There are weird subtitling issues with the Thai romance Koo Kam (คู่กรรม), which opened in cinemas on April 4. It's about the relationship between a Japanese soldier and a young Thai woman during World War II in Bangkok. About half the dialogue is in Japanese, and in most theaters, according to the Major Cineplex and SF Cinemas websites, the film is subtitled in Thai only. But one exception I've found is at Paragon Cineplex, where the film's original Thai and Japanese soundtrack is screening with English subtitles only.
According to The Nation's Soopsip column today, there have been complaints recently that Bangkok;s frigid cinemas aren't cold enough. Perhaps the warming was part of the government's energy-saving campaign while a Myanmar gas pipeline was under repairs. Anyway, things got heated at Major Cineplex Central Rama III, where a customer complained about the temperature and got yelled at by the manager. She ended up having to resign over the fracas. Too bad I say. In my opinion, the cinemas are still too cold and if they raised the thermostat a degree or two it wouldn't hurt.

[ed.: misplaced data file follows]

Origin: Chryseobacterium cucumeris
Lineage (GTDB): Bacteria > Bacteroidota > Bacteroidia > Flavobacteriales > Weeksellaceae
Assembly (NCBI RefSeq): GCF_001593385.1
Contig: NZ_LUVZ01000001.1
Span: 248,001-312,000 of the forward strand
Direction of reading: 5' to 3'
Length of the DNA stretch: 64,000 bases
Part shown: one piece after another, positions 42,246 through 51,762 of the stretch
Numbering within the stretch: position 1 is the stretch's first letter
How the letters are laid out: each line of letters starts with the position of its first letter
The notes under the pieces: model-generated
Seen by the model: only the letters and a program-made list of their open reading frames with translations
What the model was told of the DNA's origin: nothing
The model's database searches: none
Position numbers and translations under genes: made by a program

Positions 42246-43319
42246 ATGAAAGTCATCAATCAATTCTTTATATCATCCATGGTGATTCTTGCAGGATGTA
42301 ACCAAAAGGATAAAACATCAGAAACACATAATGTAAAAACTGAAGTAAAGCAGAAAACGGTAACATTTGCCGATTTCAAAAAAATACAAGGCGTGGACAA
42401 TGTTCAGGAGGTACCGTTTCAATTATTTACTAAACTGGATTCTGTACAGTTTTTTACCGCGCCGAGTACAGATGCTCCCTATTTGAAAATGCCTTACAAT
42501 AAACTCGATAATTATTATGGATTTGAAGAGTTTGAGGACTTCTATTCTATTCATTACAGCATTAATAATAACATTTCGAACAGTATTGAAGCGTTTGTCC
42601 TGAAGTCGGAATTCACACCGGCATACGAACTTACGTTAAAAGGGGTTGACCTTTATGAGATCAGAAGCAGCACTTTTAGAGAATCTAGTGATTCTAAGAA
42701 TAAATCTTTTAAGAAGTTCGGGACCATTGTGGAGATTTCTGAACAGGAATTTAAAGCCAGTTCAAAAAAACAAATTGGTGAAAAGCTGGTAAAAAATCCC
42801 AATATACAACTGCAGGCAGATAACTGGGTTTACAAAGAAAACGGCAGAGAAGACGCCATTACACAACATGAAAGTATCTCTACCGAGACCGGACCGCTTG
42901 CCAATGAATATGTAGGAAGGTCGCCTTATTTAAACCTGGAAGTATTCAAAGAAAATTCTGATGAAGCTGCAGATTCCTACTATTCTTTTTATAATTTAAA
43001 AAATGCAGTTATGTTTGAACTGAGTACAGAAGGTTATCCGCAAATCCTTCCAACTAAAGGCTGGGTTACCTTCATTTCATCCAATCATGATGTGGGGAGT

A mind-boggling number of movies has been released this week in a "dump", something that ordinarily occurs early in the year when studios and distributors need to get a bunch of mostly forgettable films off their books and clear the decks before summer blockbuster season.